when fed at 2% bwt/day
  • 2 tons = 200 days (6-7 months) for one horse, and so on
  • multiply by the number of horses to be fed
  • there’s a simple formula at the bottom of the page to help you calculate your hay needs

Buy both grass hays and alfalfa hay

  • it’s generally best to buy grass hays and alfalfa hay separately (i.e. in separate bales), rather than buying hay that is a mix of grass and alfalfa
  • grasses and alfalfa have somewhat different growing requirements, so what benefits one may not be as good for the other
  • to get the most nutritional bang for your buck, it’s usually best to buy alfalfa 
that was grown separately, and buy the premium grade

Plan on feeding these hays in a ratio of ~ 80:20

  • i.e. 80% grasses and 20% alfalfa
  • or, to put it another way, feed 1 lb alfalfa for every 4 lbs grass hay
  • I’ll often advise feeding less alfalfa than that, but not less than ~10% of the total 
hay ration (2 lbs of alfalfa per day for the average 1000-lb horse)
  • also look into buying the alfalfa component as pellets; it may be more cost-effective than buying alfalfa by the bale, as you can literally measure out the alfalfa pellets by 
the pound (1 lb = a little over 2 cups)

Quick calculation for one horse:

(rate x bwt x days) ÷ 2,000 = _______ tons

rate = feeding rate, e.g. 1.5% (0.015), 2% (0.02), 3% (0.03); use the decimal number rather than the percentage (i.e. use 0.02 instead of 2%)

bwt = the horse’s estimated bodyweight, in pounds

days = the number of days’ supply of hay you want to buy 
(to keep it simple, round out 1 month to be 30 days)

Multiply those three numbers and then divide the total by 2,000 to get the number of tons of hay you’ll need to buy.

For example, for a 6-months supply (180 days) of hay to feed the average-size adult horse (1,000 lbs) at a rate of 2% bwt/day (0.02), you’ll need to buy about 2 tons of hay:

(0.02 x 1,000 lbs x 180 days) ÷ 2,000 = 1.8 tons

For multiple horses with approximately the same needs, simply multiply the number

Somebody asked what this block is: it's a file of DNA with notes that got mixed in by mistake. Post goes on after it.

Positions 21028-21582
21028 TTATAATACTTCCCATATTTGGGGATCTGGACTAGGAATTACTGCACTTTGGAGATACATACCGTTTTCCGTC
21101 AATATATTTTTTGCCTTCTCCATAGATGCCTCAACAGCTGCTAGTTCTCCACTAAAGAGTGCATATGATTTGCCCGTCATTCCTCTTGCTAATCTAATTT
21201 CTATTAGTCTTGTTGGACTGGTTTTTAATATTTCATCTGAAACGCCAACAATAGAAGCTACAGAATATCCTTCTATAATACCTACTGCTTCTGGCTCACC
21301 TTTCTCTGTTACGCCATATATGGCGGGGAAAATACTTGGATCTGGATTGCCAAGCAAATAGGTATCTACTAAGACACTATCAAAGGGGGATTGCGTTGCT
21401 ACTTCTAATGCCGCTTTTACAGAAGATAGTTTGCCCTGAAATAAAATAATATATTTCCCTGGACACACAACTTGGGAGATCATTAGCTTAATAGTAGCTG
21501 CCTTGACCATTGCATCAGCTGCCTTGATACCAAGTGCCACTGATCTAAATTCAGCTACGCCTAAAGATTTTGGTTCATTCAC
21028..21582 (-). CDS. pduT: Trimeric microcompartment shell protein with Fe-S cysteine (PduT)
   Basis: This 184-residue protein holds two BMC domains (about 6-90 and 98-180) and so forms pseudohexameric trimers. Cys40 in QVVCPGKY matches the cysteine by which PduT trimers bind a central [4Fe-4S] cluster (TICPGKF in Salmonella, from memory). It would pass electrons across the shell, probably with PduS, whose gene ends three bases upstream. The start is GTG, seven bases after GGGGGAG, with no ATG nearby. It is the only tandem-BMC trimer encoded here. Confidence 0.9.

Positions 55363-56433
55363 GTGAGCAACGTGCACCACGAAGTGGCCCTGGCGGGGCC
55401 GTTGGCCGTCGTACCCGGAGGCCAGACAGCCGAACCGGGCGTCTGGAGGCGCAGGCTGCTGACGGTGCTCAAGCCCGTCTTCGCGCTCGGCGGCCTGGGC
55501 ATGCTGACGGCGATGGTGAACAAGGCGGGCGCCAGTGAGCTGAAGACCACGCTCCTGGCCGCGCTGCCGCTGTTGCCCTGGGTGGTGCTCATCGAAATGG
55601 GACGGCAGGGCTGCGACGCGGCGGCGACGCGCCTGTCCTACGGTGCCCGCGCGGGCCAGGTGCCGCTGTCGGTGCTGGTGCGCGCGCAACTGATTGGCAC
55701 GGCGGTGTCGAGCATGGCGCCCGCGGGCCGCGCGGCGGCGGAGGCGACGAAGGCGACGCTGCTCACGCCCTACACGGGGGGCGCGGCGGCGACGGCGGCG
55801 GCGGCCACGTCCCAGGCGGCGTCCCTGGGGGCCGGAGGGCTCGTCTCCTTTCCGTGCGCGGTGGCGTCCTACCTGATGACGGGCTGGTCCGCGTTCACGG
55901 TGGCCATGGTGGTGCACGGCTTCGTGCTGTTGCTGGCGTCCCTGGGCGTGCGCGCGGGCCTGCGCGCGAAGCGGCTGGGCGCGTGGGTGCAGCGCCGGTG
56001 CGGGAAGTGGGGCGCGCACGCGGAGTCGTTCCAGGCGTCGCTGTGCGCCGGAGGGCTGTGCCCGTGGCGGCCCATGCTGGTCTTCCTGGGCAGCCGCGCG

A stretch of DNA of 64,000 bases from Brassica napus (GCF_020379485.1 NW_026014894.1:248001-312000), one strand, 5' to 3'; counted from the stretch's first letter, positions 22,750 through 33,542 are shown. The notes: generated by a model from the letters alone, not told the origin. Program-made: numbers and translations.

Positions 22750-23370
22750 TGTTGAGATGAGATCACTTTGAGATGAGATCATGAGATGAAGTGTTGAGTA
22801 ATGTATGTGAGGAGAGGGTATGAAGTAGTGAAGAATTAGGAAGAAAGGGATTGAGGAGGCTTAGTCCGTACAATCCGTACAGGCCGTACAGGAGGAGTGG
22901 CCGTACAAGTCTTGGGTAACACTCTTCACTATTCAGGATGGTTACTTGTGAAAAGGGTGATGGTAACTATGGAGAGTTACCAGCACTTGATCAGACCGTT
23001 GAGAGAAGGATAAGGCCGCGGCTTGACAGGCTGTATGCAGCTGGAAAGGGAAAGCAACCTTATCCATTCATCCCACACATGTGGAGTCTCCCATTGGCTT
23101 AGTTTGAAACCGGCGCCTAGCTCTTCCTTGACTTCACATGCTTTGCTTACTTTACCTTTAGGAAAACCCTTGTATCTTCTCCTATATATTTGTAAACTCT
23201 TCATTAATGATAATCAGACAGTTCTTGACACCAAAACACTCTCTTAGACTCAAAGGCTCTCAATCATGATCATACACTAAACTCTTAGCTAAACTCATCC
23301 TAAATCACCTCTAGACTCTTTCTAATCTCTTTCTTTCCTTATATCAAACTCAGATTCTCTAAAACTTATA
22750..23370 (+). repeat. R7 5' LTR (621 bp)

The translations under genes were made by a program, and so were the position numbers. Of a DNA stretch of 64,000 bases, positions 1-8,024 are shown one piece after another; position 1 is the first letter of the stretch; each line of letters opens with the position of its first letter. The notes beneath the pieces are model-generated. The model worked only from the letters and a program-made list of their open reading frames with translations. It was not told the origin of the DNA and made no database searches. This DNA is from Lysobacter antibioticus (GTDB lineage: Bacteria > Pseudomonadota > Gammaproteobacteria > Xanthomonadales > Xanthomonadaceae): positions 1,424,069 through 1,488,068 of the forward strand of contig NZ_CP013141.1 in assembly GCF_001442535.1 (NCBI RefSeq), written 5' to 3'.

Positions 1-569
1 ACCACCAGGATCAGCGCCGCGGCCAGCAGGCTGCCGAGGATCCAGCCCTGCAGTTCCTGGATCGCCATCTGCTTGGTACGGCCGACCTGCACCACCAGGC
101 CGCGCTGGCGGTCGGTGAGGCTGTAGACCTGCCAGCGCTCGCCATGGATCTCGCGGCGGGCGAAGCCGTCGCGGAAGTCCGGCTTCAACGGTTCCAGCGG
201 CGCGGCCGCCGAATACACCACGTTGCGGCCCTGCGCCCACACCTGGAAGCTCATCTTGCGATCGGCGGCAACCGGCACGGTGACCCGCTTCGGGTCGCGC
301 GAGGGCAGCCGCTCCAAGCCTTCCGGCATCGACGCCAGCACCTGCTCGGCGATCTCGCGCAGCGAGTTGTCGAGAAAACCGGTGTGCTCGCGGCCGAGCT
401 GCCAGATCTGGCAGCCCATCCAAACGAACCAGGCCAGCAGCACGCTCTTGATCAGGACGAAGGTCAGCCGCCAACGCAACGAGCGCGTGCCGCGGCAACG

of tons by the number of horses you’re feeding.

For multiple horses being fed different amounts, you may want to consider doing separate calculations if the horses’ needs are very different (e.g. small ponies, large horses, very easy keepers, very hard keepers).

And then pad the total a bit. Just as when you’re giving a party, it’s better to have some leftovers than to run out of food!

Other feeding tips

Here are some other recommendations for optimizing your horse’s health and well-being, while ensuring that you spend wisely:

Feed some fresh plant material every day, as much as is available or advisable.

Factor in the content of simple carbs (starches and simple sugars) for all foods when dealing with a horse or pony who is overweight, laminitis-prone, or otherwise carb-sensitive.

Fresh plant material can safely be fed to carb-sensitive individuals; in fact, in my opinion 
it is essential to their recovery and long-term health. However, it must be done carefully. Contact me or your primary-care veterinarian for specific recommendations.

Also factor in good pasture management. That includes preventing your pastures from being cut up by horses’ hooves when the ground is very wet or the grass is very dry 
or frozen.

Feed primarily raw foods.

Highly processed and refined foods, especially those in which heat was used (including most pelleted feeds), generally are less nutritious than the constituent foods in their raw state. They can also be less safe.

Horses are designed to live on plant materials in their unadulterated state—raw and, depending on the season, fresh or dried. In my experience, feeding domestic horses following the same principle yields the best results.